The sun was fully out as the brightly coloured locomotives ran slowly under the bridge towards the entrance of the loop, a few yards to the south. The Summer timetable of included a locomotive hauled train from Birmingham New Street to Great Yarmouth, the motive power being a Petroleum Sector class The empty stock for the working came from Tyseley and this gave the opportunity to photograph the train on the section of line between Bordesley and St.

Andrews junction in Birmingham. On 11 September, not long before the end of the timetable, a clean was provided which is here seen on the climb to St. Andrews with its short train of Regional Railways stock. About 20 minutes after the picture of shown above was taken, came around the curve from Bordesley with the empty car carriers from Harwich to Washwood Heath.

The burst of power to necessary to drag the long train around the sharp bend and up the gradient and it is this that really made the photograph on the sunny morning of 11 September A long train wasn't really what one wanted here because the curvature of the line through 90 degrees ensured that the back of the stock would be cut off.

This used to be one of my favourite locations for an afternoon session in Spring and Summer. It is where the GWR line from Leamington Spa to Birmingham runs parallel with the M40 for a short distance between Hatton and Lapworth and is, sadly, of no use whatsoever for railway photography in the 21st Century because of the rampant growth of trees planted to form a sound barrier for nearby villages.

This train is the afternoon Southampton to Coatbridge freightliner hauled by on 23 June A Saturday afternoon was particularly good here as there were three southbound freightliners, at least one northbound and quite often an empty MGR returning to the East Midlands from Didcot Power Station.

Back in the early s it was well worth spending a couple of hours somewhere along the line between Warwick and Hatton and there were several northbound freights scheduled in a relatively short time. One of the heaviest workings was 4M15, the Warwick Parkway station has since been constructed on the curve towards the middle of the train as here seen in a photograph. In the summer of it was possible to photograph several locomotive-hauled trains on the Birmingham to Gloucester line.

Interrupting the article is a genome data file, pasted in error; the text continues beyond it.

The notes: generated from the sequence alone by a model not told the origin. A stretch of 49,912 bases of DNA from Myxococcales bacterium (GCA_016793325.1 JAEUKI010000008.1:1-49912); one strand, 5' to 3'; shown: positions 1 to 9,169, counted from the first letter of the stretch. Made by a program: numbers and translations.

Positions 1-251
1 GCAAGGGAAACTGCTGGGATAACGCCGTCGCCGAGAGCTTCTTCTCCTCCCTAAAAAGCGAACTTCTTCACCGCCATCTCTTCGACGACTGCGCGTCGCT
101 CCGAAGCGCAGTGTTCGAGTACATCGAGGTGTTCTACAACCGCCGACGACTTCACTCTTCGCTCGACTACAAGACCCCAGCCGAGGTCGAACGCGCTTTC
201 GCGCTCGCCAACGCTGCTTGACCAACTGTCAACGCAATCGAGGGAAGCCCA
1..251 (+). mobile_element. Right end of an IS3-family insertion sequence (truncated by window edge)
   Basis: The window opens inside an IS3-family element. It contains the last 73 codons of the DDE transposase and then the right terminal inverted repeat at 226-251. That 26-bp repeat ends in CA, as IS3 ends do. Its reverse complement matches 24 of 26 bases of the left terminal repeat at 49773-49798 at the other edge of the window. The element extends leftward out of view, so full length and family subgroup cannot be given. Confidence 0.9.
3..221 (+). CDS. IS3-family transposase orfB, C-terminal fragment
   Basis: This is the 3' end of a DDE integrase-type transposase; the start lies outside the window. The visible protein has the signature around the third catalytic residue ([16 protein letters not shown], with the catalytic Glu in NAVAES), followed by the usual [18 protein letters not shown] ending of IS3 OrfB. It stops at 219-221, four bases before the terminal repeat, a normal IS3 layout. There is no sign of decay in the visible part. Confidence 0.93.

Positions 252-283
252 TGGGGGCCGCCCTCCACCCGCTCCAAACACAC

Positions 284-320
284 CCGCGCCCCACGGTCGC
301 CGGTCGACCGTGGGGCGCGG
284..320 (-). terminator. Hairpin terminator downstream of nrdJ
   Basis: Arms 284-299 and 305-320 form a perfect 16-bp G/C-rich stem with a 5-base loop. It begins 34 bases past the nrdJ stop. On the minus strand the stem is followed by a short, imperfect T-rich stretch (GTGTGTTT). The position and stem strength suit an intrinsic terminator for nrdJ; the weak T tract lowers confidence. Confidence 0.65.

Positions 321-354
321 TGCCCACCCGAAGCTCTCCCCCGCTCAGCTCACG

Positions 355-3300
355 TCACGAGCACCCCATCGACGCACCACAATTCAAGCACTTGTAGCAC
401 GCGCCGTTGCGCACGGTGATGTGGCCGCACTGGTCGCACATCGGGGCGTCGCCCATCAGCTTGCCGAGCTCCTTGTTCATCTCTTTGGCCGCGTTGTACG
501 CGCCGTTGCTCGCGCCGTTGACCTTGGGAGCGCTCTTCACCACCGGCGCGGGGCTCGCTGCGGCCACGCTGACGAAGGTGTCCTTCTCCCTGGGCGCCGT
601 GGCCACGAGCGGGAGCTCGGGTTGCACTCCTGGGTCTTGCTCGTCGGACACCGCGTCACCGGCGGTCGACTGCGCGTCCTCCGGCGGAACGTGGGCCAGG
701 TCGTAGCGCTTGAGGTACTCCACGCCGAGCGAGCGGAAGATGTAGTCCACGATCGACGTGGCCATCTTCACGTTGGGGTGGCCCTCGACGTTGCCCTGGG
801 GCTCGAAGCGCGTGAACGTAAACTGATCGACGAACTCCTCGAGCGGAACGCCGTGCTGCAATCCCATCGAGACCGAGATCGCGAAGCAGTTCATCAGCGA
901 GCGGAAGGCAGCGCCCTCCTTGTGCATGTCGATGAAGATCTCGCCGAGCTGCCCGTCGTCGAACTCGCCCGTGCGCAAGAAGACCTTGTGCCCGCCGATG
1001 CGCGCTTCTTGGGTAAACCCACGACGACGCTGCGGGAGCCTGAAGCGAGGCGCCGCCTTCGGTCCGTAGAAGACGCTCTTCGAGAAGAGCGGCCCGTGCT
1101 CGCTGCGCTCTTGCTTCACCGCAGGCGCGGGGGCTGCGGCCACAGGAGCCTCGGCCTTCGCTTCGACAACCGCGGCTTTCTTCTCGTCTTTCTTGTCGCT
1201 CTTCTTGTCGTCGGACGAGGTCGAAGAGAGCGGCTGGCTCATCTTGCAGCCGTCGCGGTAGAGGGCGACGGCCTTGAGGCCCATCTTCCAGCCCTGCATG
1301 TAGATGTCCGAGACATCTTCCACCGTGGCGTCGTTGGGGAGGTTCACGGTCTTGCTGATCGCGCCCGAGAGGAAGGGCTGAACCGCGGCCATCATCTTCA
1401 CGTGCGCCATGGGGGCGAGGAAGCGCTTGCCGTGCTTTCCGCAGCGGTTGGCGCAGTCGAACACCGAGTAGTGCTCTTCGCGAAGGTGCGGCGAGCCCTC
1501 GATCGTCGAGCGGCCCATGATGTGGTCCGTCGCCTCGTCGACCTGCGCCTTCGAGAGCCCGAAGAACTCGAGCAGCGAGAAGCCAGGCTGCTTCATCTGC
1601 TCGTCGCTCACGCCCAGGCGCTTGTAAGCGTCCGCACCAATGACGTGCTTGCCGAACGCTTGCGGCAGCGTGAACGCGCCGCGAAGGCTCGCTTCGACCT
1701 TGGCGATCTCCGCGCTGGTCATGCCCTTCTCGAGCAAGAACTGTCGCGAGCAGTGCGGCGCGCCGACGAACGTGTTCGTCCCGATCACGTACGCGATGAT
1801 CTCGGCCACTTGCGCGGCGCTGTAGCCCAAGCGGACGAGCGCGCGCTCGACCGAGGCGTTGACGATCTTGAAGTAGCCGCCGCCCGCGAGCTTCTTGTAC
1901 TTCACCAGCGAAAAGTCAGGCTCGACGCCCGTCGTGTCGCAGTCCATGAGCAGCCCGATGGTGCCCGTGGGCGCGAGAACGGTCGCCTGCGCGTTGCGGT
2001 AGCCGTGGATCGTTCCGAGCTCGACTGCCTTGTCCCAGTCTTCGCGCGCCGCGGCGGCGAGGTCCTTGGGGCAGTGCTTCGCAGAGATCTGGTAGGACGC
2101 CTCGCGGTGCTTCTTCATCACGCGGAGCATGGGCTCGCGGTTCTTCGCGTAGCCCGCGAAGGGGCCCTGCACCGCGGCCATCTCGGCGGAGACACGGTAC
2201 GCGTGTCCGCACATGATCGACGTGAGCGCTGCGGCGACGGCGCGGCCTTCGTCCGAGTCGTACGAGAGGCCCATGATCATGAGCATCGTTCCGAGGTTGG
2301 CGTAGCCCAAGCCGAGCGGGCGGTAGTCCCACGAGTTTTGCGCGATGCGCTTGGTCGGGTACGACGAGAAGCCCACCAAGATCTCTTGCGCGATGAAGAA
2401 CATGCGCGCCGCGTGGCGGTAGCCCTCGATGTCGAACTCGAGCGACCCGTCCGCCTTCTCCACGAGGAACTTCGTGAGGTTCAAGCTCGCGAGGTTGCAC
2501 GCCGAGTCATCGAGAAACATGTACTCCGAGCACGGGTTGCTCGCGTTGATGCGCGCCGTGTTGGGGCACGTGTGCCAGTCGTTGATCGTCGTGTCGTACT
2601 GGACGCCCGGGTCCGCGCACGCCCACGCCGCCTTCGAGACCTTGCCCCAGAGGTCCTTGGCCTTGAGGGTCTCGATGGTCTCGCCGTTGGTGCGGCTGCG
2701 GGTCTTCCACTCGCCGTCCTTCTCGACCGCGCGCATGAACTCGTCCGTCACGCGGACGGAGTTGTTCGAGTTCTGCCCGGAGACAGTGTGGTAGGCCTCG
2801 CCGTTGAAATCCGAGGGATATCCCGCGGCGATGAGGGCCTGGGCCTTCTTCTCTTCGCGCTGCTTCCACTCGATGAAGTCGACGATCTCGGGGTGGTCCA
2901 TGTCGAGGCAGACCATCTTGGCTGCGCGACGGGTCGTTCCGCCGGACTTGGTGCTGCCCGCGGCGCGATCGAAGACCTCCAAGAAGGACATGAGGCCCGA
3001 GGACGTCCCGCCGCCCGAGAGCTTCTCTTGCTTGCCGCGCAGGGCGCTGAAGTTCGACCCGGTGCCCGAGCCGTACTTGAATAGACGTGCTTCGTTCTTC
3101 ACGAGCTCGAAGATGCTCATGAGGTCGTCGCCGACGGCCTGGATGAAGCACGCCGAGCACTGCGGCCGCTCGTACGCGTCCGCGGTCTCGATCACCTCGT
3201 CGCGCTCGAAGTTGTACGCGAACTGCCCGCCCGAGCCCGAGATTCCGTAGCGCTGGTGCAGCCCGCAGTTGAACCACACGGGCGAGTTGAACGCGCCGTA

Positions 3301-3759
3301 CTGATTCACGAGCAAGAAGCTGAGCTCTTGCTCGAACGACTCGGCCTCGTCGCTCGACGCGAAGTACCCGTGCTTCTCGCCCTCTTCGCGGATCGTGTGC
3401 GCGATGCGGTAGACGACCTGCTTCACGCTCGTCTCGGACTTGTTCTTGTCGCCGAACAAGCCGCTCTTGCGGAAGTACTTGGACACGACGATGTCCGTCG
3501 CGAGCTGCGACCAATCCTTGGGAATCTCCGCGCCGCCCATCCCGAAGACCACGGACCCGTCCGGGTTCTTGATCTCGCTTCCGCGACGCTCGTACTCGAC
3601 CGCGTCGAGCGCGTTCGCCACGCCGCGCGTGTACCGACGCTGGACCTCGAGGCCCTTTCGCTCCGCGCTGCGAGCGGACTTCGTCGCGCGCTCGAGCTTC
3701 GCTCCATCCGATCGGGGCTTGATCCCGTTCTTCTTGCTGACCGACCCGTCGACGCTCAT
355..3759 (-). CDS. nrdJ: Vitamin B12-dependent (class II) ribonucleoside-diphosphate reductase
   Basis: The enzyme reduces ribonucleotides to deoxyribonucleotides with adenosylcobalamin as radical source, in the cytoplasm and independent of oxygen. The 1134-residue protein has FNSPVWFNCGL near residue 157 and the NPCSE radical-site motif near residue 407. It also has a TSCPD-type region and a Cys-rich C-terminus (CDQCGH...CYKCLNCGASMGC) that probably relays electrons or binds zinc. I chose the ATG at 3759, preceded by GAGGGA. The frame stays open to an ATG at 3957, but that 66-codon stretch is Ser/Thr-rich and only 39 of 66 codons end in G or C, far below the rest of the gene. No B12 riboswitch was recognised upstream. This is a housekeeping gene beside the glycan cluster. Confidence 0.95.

This is with 1V46, the This train was booked for a pair of ETH-fitted class 31s, but on this occasion, 15 July , a 47 was provided to the probable dismay of any "bashers" hoping for a few miles of rarer motive power.

The most memorable thing about this morning was the rapid and noisy arrival of a police car which had been summoned by a resident from a nearby housing estate who thought that I was a candidate for a suicidal leap onto the line A locomotive-hauled train to my home town of Stratford-upon-Avon is always something to which I look forward and none more so than the Green Express charter from Holyhead on Saturday 14 April This was booked for class 47s and running in top and tail mode to ease the problems with shunting and, unusually, ran via the North Warwickshire line, a line not noted for seeing locomotives of any description.

The early morning haze has pretty well burned off, but with just a slight mist in the distance which, to my eyes, enhances the scene. The North warwickshire line has some attractive but completely anonymous locations and some complete with a signal box and semaphores that are of little use until the sun is further round later in the day.

The return working of the Green Express charter from Stratford-upon-Avon was booked away from the terminus at This has the huge advantage of being no more than a couple of minutes away from my home! The houses in the background are relatively new, having been built for only about 12 months. For once, I think that the estate has improved the photograph here by giving some interest to the backdrop. I knew that 6Z72 Stockton to Cardiff scrap was running with on 8 May and had already decided not to go out for it as various gardening duties had been allocated by my wife!

However, when at I arrived with plenty of time in hand and here is the colourful combination just after it had passed through the wood and on to towards Gloucester, where was removed and stabled in Horton Road sidings. The sun was just dipping into some thin cloud but the result wasn't too bad and well worth the trip. This was a move taken on by Advenza Freight and oone of their locomotives, , was rostered for the job.

I knew that it was running a little early before Worcester and thought that this might continue, as long as the FGW passenger were on time. As I was running a little late I chose to go to the nearest location to my home and ended up at Evesham. Unfortunately, the road leading to the bridge I had in mind was closed to traffic and I had to park and walk the few hundred yards around the corner, and only a few seconds after my arrival, 6Z17 appeared in the distance. It came slowly past the signabox in some quite pleasant half-strength sun and rolled to a halt in the station.